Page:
After one of ESPN’s hosts criticized President Trump on air last month, the network sent out a reminder to its staff that its policy is to avoid politics on air unless they intersect with sports. 

That reignited the public debate about the policy, which has been in place at least since former ESPN personality Jamele Hill tweeted harsh criticisms of Trump in 2017. 

But how does the American public feel about this policy? CivicScience surveyed more than 1,700 U.S. adults on the issue in late July, and the results are … fairly conclusive.

Only 14% of respondents said they disagreed with the policy. Only 6% were particularly adamant about their disapproval.

Anytime politics are involved, one is tempted to view the issue through the lens of the two major political parties. While it’s true that Republicans were more likely to say they don’t want politics on ESPN, the vast majority of Democrats agreed with them. (Finally, some common ground.)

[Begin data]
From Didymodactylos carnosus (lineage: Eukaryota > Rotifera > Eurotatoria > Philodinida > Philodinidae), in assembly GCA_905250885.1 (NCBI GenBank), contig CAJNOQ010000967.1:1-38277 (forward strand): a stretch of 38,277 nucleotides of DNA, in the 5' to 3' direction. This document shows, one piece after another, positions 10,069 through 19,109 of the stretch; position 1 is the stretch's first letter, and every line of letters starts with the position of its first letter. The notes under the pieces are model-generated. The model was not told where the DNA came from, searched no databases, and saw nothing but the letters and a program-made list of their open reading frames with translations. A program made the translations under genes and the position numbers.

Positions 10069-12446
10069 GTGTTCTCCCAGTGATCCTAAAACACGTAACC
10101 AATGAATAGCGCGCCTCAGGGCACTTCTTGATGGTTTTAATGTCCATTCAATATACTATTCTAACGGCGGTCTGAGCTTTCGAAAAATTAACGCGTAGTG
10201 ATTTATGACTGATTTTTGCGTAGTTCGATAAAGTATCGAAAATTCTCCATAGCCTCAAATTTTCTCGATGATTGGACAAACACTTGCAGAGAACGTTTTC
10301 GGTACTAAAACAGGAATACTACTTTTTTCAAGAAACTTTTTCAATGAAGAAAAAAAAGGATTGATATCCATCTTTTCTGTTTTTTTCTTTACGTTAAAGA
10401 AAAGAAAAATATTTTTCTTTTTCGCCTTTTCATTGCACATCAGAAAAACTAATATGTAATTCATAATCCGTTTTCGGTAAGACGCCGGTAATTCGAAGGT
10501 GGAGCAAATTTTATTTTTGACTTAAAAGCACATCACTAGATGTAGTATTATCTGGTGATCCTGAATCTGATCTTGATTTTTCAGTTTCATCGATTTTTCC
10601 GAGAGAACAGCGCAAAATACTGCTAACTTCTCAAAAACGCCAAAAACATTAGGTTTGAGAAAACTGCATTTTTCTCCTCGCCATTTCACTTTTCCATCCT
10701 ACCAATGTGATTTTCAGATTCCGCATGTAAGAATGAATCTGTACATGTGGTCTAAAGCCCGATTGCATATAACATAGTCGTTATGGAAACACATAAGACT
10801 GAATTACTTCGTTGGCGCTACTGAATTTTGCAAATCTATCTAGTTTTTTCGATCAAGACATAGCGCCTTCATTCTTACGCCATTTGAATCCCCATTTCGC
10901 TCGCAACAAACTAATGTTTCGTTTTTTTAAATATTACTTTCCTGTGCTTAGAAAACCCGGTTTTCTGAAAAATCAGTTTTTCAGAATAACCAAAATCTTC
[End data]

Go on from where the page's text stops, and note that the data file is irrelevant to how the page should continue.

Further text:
At first blush, this seems like a savvy move for the Disney-owned sports network. After all, Republicans are more likely to spend more of their time watching sports.

CivicScience did unearth some interesting details regarding the population that disagrees with ESPN’s policy, though. For instance, these people were, on average, more attached to sports than those who like the policy.

Those who disagree with the policy were more likely to belong to a racial minority. However, it’s important to note that majorities of black, Hispanic, and Asian respondents said they agreed with the policy. 

Those who want politics on ESPN also tend to be younger.

While members of certain segments of the U.S. population were more likely to have disagreed with ESPN’s “no-politics” policy, it’s clear that the vast majority of Americans — of all stripes — think that it’s best to keep pure politics off of the sports network.